Terence Donnelly, on The Sorcerer's Cave.

    "I had it in mind to come up with a way we could have all the excitement of a role-playing adventure without all the hard work of creating characters and drawing maps."

    Bob Harris, on Talisman.


    From the perspective of players of well-known 'family' board games, rolling 3d6 seven times then making a whole bunch of decisions (and rolling for Hit Points) is a lot of stuff to do before you can start playing.

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  4. Character "building" was one of the biggest turn-offs for me when I started playing 3.5 (my first RPG experience), so I do agree with the point of this post. And I'm proof that what you're saying about creating characters is doubly true for new players.

    On the other, and this is more true for old players than new ones, new school games with a large character building element actually don't seem as horrible if you start to look at them as about character building rather than role-playing, or at least as more about character building than old school games are. If you listen to players of 3.5, they talk about their builds a whole lot, in some cases more than their actual game sessions. Two of my players in my S&W campaign enjoy creating builds for 3.5 characters a whole lot. Now, that's absolutely not my cup of tea, but I don't get so mad at 3.5 and other systems that require character building when I accept that, the way some people play it, it's really a game about creating character builds, with role-playing being more about testing your build than being the actual point of the way they play the game.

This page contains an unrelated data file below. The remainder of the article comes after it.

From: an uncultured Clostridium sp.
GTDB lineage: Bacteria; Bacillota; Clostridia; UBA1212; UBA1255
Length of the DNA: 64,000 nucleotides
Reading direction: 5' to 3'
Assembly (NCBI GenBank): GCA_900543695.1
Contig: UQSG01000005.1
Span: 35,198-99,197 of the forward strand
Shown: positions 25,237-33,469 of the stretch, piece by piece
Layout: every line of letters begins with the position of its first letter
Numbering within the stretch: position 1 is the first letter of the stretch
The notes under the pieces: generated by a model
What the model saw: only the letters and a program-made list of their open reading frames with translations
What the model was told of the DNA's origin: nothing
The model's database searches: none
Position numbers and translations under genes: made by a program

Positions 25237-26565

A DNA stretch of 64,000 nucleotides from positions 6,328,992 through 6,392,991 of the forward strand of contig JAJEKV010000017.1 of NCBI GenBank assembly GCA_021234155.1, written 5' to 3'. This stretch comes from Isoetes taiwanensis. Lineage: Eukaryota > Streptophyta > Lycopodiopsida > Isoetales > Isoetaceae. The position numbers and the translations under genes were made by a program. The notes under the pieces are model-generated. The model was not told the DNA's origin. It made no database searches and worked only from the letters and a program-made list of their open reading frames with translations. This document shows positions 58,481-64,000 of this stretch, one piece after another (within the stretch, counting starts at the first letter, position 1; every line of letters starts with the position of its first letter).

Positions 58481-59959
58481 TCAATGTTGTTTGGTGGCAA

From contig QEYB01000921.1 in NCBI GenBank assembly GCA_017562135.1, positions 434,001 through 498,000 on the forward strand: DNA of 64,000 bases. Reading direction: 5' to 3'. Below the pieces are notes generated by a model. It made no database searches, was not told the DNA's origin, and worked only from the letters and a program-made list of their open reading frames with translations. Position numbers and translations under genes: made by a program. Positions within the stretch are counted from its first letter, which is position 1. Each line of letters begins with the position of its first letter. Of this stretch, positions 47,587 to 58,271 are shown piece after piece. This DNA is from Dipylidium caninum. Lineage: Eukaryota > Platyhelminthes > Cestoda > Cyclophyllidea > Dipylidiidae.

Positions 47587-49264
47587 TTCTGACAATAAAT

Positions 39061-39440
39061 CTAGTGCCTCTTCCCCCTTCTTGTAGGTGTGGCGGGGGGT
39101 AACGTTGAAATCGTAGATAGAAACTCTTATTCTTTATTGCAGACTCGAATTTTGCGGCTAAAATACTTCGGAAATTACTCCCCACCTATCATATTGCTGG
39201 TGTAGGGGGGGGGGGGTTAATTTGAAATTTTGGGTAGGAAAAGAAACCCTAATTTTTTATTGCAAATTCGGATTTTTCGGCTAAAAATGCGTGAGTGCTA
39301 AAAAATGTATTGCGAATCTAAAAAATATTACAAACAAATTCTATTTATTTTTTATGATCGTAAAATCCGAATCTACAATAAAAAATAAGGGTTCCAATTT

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  5. @anarchist: That may be so, but D&D also requires a somewhat higher minimum threshold of mental energy during play than does, say, Monopoly. If someone isn't willing to expend even the effort needed to create an OD&D character, then it's doubtful they'll get much fun out of the game anyway. I wouldn't invite those people to play something like Diplomacy with me, either.

    Even so, if you wanted to there's no reason you couldn't strip the game down further. Get rid of classes, everyone's a fighting-man. Get rid of ability scores, you can do without them. Don't buy equipment, just make sure there's useful stuff lying around in the dungeon that they can pick up. Without fundamentally changing the game, you can theoretically reduce character creation down to:

    Pick a weapon (optional)
    Roll hit points

    Everything else can be reintroduced without much trouble over time as the players get used to the game.